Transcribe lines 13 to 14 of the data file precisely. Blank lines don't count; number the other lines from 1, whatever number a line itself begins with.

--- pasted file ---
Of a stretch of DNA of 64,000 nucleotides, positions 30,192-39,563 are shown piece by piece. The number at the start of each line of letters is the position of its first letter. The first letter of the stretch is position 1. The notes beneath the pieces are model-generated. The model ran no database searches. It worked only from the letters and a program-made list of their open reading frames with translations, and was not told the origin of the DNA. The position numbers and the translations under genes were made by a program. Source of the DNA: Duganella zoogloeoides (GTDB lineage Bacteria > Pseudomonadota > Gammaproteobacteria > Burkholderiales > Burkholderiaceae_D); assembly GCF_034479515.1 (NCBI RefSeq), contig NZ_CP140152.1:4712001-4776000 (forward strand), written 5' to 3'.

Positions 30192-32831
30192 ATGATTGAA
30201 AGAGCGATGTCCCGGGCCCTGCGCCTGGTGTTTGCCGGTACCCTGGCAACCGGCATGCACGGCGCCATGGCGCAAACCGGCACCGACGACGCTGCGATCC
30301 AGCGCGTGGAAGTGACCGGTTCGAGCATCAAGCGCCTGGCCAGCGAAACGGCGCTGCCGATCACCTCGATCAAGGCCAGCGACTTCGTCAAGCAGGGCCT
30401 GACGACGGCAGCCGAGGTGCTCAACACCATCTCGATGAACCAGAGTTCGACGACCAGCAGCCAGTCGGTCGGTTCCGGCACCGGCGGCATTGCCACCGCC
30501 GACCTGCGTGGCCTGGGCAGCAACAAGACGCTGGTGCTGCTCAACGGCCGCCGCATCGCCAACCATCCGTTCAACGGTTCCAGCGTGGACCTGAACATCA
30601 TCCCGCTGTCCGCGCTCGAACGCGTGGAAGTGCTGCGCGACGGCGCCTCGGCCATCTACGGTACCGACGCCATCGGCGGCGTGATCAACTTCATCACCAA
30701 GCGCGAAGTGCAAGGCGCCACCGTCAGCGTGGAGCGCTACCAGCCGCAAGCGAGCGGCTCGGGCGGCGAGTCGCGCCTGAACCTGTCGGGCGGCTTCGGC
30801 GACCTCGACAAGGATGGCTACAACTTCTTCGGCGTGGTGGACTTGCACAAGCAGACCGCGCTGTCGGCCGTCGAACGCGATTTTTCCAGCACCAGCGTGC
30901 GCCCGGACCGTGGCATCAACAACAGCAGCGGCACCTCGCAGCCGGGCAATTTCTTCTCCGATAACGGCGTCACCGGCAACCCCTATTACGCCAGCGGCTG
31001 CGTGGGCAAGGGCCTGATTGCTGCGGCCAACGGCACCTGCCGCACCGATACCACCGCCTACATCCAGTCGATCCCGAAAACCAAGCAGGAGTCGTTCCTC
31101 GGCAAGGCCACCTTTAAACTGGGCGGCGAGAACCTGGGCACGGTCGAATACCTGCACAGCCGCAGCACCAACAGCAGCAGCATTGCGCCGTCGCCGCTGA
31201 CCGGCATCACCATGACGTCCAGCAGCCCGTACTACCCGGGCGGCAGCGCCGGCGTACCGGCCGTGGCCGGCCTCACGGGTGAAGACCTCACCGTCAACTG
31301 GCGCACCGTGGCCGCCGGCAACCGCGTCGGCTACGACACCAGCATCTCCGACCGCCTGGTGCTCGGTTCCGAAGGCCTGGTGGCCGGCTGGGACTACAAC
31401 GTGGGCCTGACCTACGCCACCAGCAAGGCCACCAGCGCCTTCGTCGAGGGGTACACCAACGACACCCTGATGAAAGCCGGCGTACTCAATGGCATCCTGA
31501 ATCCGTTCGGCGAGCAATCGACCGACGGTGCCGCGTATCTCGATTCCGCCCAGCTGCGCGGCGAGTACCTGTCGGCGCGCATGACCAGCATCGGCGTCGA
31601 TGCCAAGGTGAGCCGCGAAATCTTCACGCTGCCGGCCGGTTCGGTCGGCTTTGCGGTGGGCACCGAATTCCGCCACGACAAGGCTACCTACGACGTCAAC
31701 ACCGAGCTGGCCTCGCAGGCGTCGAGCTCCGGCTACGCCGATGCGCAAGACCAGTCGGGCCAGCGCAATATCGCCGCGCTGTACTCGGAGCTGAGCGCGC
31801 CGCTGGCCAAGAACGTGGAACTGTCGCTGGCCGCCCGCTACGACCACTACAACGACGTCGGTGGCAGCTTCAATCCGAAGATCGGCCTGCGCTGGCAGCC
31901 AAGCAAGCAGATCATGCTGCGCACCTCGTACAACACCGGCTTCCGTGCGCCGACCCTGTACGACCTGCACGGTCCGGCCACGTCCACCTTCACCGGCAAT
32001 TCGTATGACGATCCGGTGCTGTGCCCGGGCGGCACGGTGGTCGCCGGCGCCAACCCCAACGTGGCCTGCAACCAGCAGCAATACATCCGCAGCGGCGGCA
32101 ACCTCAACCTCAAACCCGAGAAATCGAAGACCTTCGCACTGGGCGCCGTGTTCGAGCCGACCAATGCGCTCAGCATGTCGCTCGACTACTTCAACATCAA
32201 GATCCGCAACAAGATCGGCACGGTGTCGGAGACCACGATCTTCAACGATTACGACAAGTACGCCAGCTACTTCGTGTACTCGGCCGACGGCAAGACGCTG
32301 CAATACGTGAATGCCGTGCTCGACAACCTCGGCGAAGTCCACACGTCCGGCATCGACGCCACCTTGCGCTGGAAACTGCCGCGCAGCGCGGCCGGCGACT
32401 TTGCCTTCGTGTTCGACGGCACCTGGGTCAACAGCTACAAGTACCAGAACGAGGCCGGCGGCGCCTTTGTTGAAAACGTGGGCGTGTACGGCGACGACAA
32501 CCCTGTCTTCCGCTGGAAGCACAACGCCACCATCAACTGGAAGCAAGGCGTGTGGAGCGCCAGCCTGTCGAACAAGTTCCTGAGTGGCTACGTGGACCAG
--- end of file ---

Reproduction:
31101 GGCAAGGCCACCTTTAAACTGGGCGGCGAGAACCTGGGCACGGTCGAATACCTGCACAGCCGCAGCACCAACAGCAGCAGCATTGCGCCGTCGCCGCTGA
31201 CCGGCATCACCATGACGTCCAGCAGCCCGTACTACCCGGGCGGCAGCGCCGGCGTACCGGCCGTGGCCGGCCTCACGGGTGAAGACCTCACCGTCAACTG